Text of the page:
UN Women’s EU supported action Ending Violence Against Women and Girls in Georgia (EVAWGG) in close cooperation with TPDC and OROEI supported MoESCS to develop a training manual for teachers, principals and school resource officers covering all relevant aspects of violence against women and domestic violence and pertinent reporting obligations; and conducted training to selected groups of teachers, principals and school resource officers on domestic violence.

Due to high importance of the topics and interest from the participant’s side, Office of Resource officers of Education Institution (OROEI) requested UN Women to conduct additional ToT for the selected group of future trainers/resource officers.

For this purpose, UN Women seeks to recruit a National Consultant/trainer who will conduct training of trainers (ToT) for them.

Duties and Responsibilities

The duties and responsibilities of the National Consultant are:

  • To review the pre-developed training module;
  • To conduct a training of trainers (ToTs) for relevant school personnel;

Deliverables:

Deliverables should be supported by timesheet and progress report:

  • ToT conducted for the trainers of the Office of Resource Officers of Educational Institutions on DV by December 10, 2022 (3 working days)
  • A report summarizing the process with a breakdown of training participants by sex, occupation and region submitted to UN Women by December 15, 2022 (2 working day)

Competencies

Functional Competencies:

  • Excellent writing, presentation/public speaking skills
  • Demonstrated organizational and communicational skills
  • IT literacy

Core Values****:

  • Respect for Diversity
  • Integrity
  • Professionalism

Core Competencies:

  • Awareness and Sensitivity Regarding Gender Issues
  • Accountability
  • Creative Problem Solving
  • Effective Communication
  • Inclusive Collaboration
  • Stakeholder Engagement
  • Leading by Example

Please visit this link for more information on UN Women’s Core Values and Competencies: https://www.unwomen.org/sites/default/files/Headquarters/Attachments/Sections/About%20Us/Employment/UN-Women-values-and-competencies-framework-en.pdf

Required Skills and Experience

Education:

  • Advanced University degree (at least Masters) in Gender Studies, Law, Human Rights, or relevant field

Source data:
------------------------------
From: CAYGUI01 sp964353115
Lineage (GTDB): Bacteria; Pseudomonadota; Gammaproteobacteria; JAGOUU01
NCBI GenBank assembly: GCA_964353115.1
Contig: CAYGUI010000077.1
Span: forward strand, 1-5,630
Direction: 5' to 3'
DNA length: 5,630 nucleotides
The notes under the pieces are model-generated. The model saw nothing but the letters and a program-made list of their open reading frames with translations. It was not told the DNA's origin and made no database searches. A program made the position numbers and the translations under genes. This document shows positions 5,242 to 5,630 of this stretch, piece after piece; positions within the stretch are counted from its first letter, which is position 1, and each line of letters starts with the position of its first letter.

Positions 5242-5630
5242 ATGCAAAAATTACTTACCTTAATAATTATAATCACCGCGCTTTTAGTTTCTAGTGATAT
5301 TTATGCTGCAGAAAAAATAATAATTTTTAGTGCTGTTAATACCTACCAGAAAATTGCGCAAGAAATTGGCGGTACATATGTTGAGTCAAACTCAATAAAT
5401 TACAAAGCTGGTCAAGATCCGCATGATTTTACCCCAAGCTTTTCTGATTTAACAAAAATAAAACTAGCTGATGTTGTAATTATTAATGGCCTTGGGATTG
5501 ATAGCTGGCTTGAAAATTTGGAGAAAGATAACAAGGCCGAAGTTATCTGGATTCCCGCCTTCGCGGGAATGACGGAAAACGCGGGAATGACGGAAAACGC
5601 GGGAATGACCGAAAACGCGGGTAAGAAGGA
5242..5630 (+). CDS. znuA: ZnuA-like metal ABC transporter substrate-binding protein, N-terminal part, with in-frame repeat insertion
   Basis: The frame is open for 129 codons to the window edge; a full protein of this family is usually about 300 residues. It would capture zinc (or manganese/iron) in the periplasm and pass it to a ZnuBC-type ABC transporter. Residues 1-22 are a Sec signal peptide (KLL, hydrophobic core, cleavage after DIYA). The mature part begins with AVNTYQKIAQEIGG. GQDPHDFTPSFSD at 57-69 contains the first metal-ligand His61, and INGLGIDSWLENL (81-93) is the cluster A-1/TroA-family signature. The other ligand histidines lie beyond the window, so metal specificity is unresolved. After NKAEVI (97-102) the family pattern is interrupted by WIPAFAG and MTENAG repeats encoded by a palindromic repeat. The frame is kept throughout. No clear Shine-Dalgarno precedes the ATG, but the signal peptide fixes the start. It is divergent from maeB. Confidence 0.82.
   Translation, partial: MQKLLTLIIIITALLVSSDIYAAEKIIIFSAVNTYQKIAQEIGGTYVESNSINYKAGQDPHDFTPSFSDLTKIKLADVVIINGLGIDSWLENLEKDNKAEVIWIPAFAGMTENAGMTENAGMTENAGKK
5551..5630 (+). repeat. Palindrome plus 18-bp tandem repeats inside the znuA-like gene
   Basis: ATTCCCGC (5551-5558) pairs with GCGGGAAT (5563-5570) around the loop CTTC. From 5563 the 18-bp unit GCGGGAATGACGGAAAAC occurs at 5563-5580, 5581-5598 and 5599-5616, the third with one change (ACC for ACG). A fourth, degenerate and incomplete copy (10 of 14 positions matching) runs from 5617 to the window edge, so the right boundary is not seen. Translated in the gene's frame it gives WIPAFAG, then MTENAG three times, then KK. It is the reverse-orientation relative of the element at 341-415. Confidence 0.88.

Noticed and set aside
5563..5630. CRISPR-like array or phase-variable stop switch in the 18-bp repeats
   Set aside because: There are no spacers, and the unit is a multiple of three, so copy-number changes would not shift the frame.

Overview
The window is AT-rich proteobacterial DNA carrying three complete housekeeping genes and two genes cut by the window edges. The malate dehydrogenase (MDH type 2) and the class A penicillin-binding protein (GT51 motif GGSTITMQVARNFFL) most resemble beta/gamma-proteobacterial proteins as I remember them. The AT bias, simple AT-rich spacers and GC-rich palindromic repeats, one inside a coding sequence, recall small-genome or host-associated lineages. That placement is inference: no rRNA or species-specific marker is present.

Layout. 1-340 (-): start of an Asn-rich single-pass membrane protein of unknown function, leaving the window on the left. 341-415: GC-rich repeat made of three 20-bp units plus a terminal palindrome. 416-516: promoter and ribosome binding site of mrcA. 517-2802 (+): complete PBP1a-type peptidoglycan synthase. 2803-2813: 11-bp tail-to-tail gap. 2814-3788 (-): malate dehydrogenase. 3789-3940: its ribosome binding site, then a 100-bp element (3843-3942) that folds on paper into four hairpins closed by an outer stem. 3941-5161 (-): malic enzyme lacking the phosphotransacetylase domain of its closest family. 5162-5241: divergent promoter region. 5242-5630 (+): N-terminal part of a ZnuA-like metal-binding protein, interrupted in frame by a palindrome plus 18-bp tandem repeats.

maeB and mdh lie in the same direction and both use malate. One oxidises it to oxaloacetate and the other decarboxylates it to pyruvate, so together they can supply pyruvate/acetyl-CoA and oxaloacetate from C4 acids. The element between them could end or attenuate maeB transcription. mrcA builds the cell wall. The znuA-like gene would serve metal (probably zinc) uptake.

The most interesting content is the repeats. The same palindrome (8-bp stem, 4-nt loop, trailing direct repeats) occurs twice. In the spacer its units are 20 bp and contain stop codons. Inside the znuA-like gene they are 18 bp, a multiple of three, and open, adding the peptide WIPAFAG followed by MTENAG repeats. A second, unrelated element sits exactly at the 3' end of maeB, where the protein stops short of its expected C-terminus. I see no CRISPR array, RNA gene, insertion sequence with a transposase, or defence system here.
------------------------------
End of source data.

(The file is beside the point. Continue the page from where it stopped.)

Experience and competencies:

  • At least 5 years of experience in working in the area of gender equality, violence against women and domestic violence in Georgia
  • At least 3 years of experience in capacity development of school personnel around gender equality, violence against women and domestic violence issues
  • At least 3 years of experience in delivering trainings on DV related or gender equality related issues

Language Requirements****:

  • Fluency in Georgian and English

Evaluation Procedure

The candidates will be evaluated in three stages: according to minimum qualification criteria; technical and financial evaluation. The candidates must possess minimum qualification criteria to be eligible for further technical evaluation.

The candidate must possess the following minimum qualification criteria to be eligible for further technical evaluation:

  • Advanced University degree (Masters) in Gender Studies, Law, Human Rights, or relevant field
  • At least 3 years of experience in capacity development of school personnel around gender equality, violence against women and domestic violence issues

Technical evaluation criteria (including minimum qualifications):

  • Advanced University degree (Masters) in Gender Studies, Law, Human Rights, or relevant field (max 80 points)
  • At least 5 years of experience in working in the area of gender equality, violence against women and domestic violence in Georgia (max 70 points)
  • At least 3 years of experience in capacity development of school personnel around gender equality, violence against women and domestic violence issues (max 90 points)